Each of movement system 212 and movement system 218 may be independently controlled. In this illustrative example, each of movement system 212 and movement system 218 may be controlled by a system controller (not shown). Connection device 202 and connection device 204 may be moved independently relative to each other. In this manner, the control point to which connection device 202 is connected may be moved independently of the control point to which connection device 204 is connected.

As depicted, beam 201 may have first end 220 and second end 222. Beam 201 may have first fitting 224 at first end 220. First fitting 224 may be used to connect first end 220 of beam 201 to a support (not shown), such as, for example, without limitation, support 128 in FIG. 1. Further, beam 201 may have second fitting 226 at second end 222. Second fitting 226 may be used to connect second end 222 of beam 201 to a support (not shown), such as, for example, without limitation, support 128 in FIG. 1.

With reference now to FIG. 3, an illustration of an enlarged isometric view of connection device 202 from FIG. 2 is depicted in accordance with an illustrative embodiment. In FIG. 3, fitting 211 of element 210 from FIG. 2 is not shown.

Element 210 may be moved relative to base 208 by movement system 212. As depicted, movement system 212 may include first rail system 300, second rail system 302, third rail system 304, and rotatable device 306. Each of first rail system 300, second rail system 302, and third rail system 304 may provide a different degree of translational freedom to element 210 of connection device 202. As used herein, a “rail system,” such as one of first rail system 300, second rail system 302, and third rail system 304, may include one or more rails.

Of course, in other illustrative examples, movement system 212 may take some other form. For example, without limitation, movement system 212 may include at least one of tracks, bearings, sliders, gliders, air bearings, rollers, wheels, holonomic wheels, mecanum wheels, omni wheels, poly wheels, or some other type of movement device.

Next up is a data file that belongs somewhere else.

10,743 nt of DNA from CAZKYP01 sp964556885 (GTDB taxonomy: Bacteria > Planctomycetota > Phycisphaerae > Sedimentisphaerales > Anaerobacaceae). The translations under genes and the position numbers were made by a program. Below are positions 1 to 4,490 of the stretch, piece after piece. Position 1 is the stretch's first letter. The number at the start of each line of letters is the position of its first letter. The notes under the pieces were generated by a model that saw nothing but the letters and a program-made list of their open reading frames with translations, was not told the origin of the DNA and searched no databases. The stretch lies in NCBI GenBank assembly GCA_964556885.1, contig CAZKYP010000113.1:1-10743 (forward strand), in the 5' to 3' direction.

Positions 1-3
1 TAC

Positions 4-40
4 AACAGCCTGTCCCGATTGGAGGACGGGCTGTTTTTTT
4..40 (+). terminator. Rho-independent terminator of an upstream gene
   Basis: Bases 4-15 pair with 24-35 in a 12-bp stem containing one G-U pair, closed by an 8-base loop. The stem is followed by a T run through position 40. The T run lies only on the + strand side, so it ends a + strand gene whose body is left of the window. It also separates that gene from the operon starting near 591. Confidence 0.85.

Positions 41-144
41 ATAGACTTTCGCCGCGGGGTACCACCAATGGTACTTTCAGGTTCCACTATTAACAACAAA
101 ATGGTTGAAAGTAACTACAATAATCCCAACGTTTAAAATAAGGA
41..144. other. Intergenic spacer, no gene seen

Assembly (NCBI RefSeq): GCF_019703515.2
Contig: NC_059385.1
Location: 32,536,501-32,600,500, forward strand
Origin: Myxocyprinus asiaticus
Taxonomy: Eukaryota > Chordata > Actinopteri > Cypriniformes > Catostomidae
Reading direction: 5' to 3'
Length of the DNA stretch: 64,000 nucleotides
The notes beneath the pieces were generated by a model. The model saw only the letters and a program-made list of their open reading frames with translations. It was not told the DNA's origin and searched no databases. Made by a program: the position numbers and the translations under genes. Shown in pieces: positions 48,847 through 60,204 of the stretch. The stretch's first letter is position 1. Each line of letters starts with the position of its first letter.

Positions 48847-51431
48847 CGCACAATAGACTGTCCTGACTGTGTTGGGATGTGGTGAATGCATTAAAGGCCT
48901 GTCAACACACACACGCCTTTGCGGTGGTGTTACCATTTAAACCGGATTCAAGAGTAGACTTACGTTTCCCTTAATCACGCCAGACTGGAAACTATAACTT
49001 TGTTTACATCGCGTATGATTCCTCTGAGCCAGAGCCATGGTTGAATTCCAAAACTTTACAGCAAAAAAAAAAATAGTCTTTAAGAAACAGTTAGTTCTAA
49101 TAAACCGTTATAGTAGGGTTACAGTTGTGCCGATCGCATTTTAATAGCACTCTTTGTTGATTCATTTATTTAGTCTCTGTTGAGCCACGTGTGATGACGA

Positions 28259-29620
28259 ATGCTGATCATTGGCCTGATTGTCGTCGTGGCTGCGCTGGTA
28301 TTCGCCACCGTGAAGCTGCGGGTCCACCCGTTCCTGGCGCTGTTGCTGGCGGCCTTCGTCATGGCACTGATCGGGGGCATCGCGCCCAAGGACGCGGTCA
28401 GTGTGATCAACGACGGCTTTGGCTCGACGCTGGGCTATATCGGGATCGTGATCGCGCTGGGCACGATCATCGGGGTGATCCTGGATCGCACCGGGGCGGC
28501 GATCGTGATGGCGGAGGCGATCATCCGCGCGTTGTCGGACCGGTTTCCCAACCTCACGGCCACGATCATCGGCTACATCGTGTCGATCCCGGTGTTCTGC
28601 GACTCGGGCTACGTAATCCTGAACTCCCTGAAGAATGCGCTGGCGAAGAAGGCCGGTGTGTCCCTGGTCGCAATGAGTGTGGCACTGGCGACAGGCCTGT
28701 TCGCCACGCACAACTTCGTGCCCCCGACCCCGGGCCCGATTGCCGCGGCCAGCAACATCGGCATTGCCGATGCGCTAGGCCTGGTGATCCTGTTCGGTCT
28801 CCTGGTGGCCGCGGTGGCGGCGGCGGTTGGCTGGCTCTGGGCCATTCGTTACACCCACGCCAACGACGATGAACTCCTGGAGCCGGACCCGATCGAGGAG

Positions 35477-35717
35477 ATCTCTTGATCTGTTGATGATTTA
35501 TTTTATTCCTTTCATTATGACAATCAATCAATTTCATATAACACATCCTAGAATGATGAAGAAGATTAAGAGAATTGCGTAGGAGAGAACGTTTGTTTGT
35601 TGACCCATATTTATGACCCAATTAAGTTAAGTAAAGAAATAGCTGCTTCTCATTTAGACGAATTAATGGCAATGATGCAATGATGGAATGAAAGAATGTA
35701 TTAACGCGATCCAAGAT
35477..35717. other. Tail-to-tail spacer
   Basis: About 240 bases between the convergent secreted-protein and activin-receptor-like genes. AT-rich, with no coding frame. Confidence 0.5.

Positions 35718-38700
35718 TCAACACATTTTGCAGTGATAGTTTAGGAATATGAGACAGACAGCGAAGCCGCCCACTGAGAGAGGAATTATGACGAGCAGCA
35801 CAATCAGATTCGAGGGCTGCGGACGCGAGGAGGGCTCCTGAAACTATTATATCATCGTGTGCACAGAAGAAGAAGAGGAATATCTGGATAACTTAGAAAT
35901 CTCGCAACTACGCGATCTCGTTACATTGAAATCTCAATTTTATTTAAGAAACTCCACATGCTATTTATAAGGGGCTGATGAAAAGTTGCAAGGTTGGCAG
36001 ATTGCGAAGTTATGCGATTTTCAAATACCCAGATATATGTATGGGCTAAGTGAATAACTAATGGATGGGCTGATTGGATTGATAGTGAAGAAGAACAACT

For example, without limitation, connection device 202 may include member 308, member 310, and member 312. Element 210 may be associated with member 308. Member 308 may be configured to move along first rail system 300 in a direction substantially parallel to y-axis 206. In particular, member 308 may be configured to slide along first rail system 300 in a direction substantially parallel to y-axis 206. Element 210 may be associated with member 308 in a manner such that element 210 moves in a same direction and by a substantially same distance as member 308 when member 308 moves along first rail system 300.

Similarly, element 210 may be associated with member 310. Member 310 may be configured to move along second rail system 302 in a direction substantially parallel to x axis 213. In particular, member 310 may be configured to slide along second rail system 302 in a direction substantially parallel to x axis 213. Element 210 may be associated with member 310 in a manner such that element 210 moves in a same direction and by a substantially same distance as member 310 when member 310 moves along second rail system 302.

Further, element 210 may be associated with member 312. Member 312 may be configured to move along third rail system 304 in a direction substantially parallel to z-axis 214. In particular, member 312 may be configured to slide along third rail system 304 in a direction substantially parallel to z-axis 214. Element 210 may be associated with member 312 in a manner such that element 210 moves in a same direction and by a substantially same distance as member 312 when member 312 moves along third rail system 304.

Further, element 210 may be associated with rotatable device 306 through member 314. Rotatable device 306 may be configured to rotate in the direction of arrow 215 about z-axis 214. Member 314 may be connected to rotatable device 306 such that member 314 rotates with rotatable device 306. In particular, member 314 and element 210 connected to member 314 may rotate in a same direction and by substantially a same amount as rotatable device 306.

In this manner, movement system 212 may allow element 210 to be moved with at least four degrees of freedom. These four degrees of freedom include three translational degrees of freedom and one rotational degree of freedom. Connection device 204 in FIG. 2 may be implemented in a manner similar to the implementation of connection device 202 described in FIG. 3.

With reference now to FIG. 4, an illustration of a front view of connection device 202 from FIGS. 2-3 is depicted in accordance with an illustrative embodiment. In this illustrative example, a front view of connection device 202 from FIGS. 2-3 may be depicted in the direction of lines 4-4 in FIG. 3.

With reference now to FIG. 5, an illustration of a side view of connection device 202 from FIGS. 2-4 is depicted in accordance with an illustrative embodiment. In this illustrative example, a side view of connection device 202 shown in FIGS. 2-4 may be depicted in the direction of lines 5-5 in FIG. 3.